Tag Archives: chemistry

The Disappearing Spoon by Sam Kean

The Disappearing Spoon: And Other True Tales of Rivalry, Adventure, and the History of the World from the Periodic Table of the Elements (Young Readers Edition) by Sam Kean. April 3, 2018. Little, Brown Books for Young Readers, 336 p. ISBN: 9780316388283.  Int Lvl: YA; Rdg Lvl: YA; Lexile: 1300.

A young readers edition of the New York Times bestseller The Disappearing Spoon, chronicling the extraordinary stories behind one of the greatest scientific tools in existence: the periodic table.
Why did Gandhi hate iodine (I, 53)? How did radium (Ra, 88) nearly ruin Marie Curie’s reputation? And why did tellurium (Te, 52) lead to the most bizarre gold rush in history?

The periodic table is a crowning scientific achievement, but it’s also a treasure trove of adventure, greed, betrayal, and obsession. The fascinating tales in The Disappearing Spoonfollow elements on the table as they play out their parts in human history, finance, mythology, conflict, the arts, medicine, and the lives of the (frequently) mad scientists who discovered them.

Adapted for a middle grade audience, the young readers edition of The Disappearing Spoon offers the material in a simple, easy-to-follow format, with approximately 20 line drawings and sidebars throughout. Students, teachers, and burgeoning science buffs will love learning about the history behind the chemistry.

Potentially Sensitive Areas: None

 

Reviews

Booklist (January 1, 2018 (Vol. 114, No. 9))
Grades 7-12. Even Amazon.com can’t claim “bubbles, bombs, toxins, money, alchemy, petty politics, history, crime, and love” in one place. This history of the periodic table of elements, a young readers edition adapted from the adult best-seller, turns a seemingly dull topic into a treasure trove of scientific discovery. As Kean introduces such essentials as the periodic table “castle,” what an element is, fathers of the periodic table, and where elements come from, he weaves in stories of awe and amusement about pioneering scientists. From the CIA’s (unattempted) plan to assassinate Fidel Castro with thallium to aluminum’s 60-year reign as the world’s most precious metal to the mood-stabilizing effects of lithium on poet Robert Lowell, the best tales derive from the elements themselves and bring together chemistry’s relationship with economics, social history, politics, psychology, and even the arts. Although the author does an excellent job of explaining elements and chemical properties, students with a basic understanding of chemistry will appreciate his narrative more. This solution to dry lectures will spark a positive reaction in readers.

Kirkus Reviews (February 1, 2018)
This adaptation of a book for adults meanders through the history, uses, and misuses of the periodic table’s elements. After a promising introduction about the author’s childhood fascination with mercury, the first chapter bogs down in an explanation of atoms too brief for those new to chemistry to make much of it. A dull summary of the men who created the periodic table follows. Those who make it through the first chapters will be rewarded by more-interesting, even dramatic topics such as chemical warfare, atomic bombs, and poisonous elements. Kean has collected numerous anecdotes and groups them together loosely by similarities. While the stories within chapters tend to be chronological, the book zigzags back and forth through history. Almost all the players are adults, mostly white men, with the exception of a teenage boy who tried to build a nuclear reactor in his backyard. Occasional colloquialisms (“yuck”) seem aimed at younger readers, but overall the adaptation makes few concessions to its audience. For example, the terms “quantum mechanics” and “nuclear fission” appear with little explanation. (A closing glossary helps to compensate for this.) The text refers to Albert Einstein’s letter to President Franklin D. Roosevelt about “starting the Manhattan Project” without further description, assuming readers have previous knowledge. Not for a general audience, this will most likely attract readers already in their element among beakers and Bunsen burners. (bibliography, index) (Nonfiction. 11-14)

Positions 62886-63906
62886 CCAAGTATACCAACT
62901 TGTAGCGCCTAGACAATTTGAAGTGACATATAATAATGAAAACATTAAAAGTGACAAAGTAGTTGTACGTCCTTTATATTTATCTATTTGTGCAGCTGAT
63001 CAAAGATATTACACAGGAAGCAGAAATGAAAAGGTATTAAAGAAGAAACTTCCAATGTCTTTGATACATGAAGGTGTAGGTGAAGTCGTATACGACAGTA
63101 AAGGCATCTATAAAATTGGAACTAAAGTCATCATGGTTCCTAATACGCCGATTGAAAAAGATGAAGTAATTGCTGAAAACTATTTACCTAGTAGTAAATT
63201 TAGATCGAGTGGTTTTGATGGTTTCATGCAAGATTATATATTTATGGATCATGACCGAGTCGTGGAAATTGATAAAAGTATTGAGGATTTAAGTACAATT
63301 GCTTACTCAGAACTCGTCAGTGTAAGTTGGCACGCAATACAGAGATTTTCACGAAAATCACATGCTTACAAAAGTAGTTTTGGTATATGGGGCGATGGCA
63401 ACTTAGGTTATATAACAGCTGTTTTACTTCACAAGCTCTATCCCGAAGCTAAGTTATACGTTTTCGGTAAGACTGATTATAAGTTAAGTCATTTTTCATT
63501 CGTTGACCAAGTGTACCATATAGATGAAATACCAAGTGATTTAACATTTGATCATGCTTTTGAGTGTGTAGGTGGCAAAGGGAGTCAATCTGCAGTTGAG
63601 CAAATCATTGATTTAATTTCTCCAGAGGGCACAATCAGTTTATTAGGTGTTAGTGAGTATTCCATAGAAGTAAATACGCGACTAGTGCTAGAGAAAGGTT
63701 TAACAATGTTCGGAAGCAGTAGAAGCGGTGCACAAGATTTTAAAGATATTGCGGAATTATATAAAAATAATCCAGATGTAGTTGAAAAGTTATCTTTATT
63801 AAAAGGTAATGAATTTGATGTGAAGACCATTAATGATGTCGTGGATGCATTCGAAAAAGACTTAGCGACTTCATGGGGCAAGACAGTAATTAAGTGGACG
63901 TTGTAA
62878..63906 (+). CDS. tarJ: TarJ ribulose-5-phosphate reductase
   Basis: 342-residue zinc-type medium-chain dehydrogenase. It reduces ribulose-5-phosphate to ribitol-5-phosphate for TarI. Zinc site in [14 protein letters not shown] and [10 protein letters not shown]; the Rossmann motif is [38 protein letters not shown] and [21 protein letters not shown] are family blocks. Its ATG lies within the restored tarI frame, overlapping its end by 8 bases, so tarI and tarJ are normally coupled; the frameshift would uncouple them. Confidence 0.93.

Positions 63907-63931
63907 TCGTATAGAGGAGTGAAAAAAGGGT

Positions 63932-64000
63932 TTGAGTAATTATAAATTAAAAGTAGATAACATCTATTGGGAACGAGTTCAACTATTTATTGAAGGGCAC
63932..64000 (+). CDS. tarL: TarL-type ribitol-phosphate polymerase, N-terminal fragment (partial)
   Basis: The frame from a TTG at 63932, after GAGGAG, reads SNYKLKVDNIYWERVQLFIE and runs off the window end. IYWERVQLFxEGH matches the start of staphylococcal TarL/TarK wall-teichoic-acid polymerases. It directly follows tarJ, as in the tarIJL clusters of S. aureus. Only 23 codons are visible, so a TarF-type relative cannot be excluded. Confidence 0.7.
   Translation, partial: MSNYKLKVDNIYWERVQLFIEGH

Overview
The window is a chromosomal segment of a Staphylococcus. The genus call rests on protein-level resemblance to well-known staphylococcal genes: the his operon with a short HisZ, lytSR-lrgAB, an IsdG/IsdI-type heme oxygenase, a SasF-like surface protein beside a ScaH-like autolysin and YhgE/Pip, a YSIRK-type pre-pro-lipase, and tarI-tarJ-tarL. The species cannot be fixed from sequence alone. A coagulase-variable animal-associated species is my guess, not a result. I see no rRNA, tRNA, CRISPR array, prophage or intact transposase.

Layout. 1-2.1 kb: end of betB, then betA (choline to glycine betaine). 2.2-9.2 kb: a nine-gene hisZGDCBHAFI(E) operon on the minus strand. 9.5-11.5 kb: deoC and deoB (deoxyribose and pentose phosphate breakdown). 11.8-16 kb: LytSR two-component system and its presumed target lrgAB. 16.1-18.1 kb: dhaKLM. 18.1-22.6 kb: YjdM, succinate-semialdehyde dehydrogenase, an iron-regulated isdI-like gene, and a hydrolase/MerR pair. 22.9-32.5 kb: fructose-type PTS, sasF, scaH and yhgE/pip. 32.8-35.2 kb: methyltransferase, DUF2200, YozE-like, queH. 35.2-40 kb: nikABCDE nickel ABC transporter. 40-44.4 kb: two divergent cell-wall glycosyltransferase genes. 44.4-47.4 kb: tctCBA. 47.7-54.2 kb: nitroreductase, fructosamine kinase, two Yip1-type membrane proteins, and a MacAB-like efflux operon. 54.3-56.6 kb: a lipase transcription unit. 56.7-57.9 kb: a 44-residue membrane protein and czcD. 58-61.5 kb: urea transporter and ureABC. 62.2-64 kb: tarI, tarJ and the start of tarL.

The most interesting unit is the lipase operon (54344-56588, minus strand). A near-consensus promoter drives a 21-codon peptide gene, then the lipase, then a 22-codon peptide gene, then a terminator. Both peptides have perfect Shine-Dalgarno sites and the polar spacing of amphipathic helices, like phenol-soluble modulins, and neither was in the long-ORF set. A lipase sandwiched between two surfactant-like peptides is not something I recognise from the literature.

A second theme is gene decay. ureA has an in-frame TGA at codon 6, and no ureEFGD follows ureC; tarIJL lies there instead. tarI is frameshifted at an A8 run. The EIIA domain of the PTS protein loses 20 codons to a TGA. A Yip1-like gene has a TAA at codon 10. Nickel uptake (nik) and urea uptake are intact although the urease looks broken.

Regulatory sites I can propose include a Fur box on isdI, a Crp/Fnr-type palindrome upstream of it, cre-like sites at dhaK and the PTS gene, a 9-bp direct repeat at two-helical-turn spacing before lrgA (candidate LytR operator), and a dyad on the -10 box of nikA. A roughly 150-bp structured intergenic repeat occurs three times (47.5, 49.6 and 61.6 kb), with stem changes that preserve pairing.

About the Author

Sam Kean gets called Sean at least once a month. He grew up in South Dakota, which means more to him than it probably should. He’s a fast reader but a very slow eater. He went to college in Minnesota and studied physics and English. He taught for a few years at an experimental charter school in St. Paul, where the kids showed up at night. After that, he tried to move to Spain (it didn’t take) and ended up in Washington, D.C. He has a master’s degree in library science he will probably never use. He wishes he had a sports team he was passionate about, but doesn’t, though he does love track & field.

His website is samkean.com/

Teacher Resources

The Disappearing Spoon Discussion Questions

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